Start with one DIY “putz house”—then make your own glittery Christmas village

If you’re of a certain age—or a big fan of vintage Christmas decorations—you’ve seen the glitter-covered villages filled with “putz houses.” Bracketed by bottle brush trees and glowing from within (thanks to strings of twinkle lights), they covered mantles and popped up under trees. “I’d been collecting these because I have a connection to them through my grandma,” Hallmark Designer Natalie G. tells us. “I thought, ‘Wouldn’t it be neat if we could put these on cards?’ Instead of photographing the original, we decided to do a workshop—and everyone on our team jumped on board.” 

Natalie, Art Director Miriam C., and their coworkers made their own houses, put them on cards…and now they’re sharing their instructions and original templates with you.

Glitter houses and the cards they inspired

How to make a glittery putz house

“I was kind of looking at their construction and thought, ‘This isn’t that hard,'” Natalie tells us. “I started making pencil sketches, cutting and folding and putting them together. Once you do one, you start to understand the basic construction.” She provided Think.Make.Share with a few templates for the houses she created for greeting cards.

Note: The supplies list looks a little long, but includes a lot of stuff found in the average craft stash.

SUPPLIES FOR GLITTER HOUSES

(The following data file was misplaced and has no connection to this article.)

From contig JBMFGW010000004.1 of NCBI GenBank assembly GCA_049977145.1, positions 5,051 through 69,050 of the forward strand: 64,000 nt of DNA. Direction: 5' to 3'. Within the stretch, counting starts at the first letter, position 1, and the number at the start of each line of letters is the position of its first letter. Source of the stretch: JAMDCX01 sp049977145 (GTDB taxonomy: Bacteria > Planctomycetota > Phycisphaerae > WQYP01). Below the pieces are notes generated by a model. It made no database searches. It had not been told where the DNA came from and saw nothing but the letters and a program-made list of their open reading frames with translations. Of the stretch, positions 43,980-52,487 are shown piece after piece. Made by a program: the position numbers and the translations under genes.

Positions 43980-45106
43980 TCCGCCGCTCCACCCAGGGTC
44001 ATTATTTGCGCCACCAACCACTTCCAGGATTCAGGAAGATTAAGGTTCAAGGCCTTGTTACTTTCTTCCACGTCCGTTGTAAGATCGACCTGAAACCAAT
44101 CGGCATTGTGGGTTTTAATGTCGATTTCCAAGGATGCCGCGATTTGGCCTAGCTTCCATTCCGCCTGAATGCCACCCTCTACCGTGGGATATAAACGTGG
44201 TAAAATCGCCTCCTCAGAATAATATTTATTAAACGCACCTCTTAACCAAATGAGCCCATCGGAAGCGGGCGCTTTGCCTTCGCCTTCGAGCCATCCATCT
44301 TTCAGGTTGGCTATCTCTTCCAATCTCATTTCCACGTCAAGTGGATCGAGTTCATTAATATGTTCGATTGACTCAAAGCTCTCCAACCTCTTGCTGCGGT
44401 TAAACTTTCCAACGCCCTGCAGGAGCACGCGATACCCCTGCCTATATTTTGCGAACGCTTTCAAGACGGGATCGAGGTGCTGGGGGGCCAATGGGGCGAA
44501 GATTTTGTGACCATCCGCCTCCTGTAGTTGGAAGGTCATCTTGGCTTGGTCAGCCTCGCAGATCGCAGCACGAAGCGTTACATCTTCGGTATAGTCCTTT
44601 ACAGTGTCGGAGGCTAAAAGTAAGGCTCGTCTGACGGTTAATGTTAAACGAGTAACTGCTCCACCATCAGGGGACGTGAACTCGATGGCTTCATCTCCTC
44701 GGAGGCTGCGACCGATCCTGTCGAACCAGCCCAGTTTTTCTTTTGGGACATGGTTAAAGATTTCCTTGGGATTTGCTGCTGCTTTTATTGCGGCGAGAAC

• Printable template
  • Copier and copy paper
  • Cereal box
  • Craft knife
  • Metal ruler
  • Scissors
  • Pencil
  • Transfer paper (optional)
  • Glitter (in clear or iridescent, or in the house color you want, or ALL OF THE GLITTER)
  • White craft glue
  • Hot glue gun and glue sticks (optional)
  • Material for windows (tracing paper or vellum, cellophane, clear gift wrap, even colored candy wrappers)
  • Acrylic paints
  • Paintbrushes
  • Paper plates
  • Bottlebrush trees in various sizes
  • Cardstock, corrugated cardboard, and other paper (for bases, house accents and landscapes)
  • Toothpicks and/or tweezers
  • Needle and thread (for making houses into ornaments)
  • Odds and ends for scenery
  • String of LED lights or individual mini-lights (to light the houses from the inside, optional)

Hallmark artist painting a glitter-covered "putz house"

Supplies for making glitter houses

Glitter house instructions

Print a glitter house template.

Open an empty cereal (or similar) box and lay it flat with the unprinted side facing up.

Either:

  • Cut out the template and trace it on to the cereal box, or
  • Put transfer paper between the template and cereal box and trace the outline.

Using a craft knife and metal ruler, cut along the solid lines indicated on the template, and score along the dotted lines. If you’re going to light up your house, make sure there’s a hole in the back big enough to fit your bulb.

Cut the window material in pieces slightly larger than the windows, and glue them in place on the printed side of the cereal box.

Making glitter houses, or "putz houses"

Pro tip

A corrugated coffee sleeve makes a great roof.

Hallmark artist painting a glitter-covered "putz house"

Paint the pieces of your house and let them dry.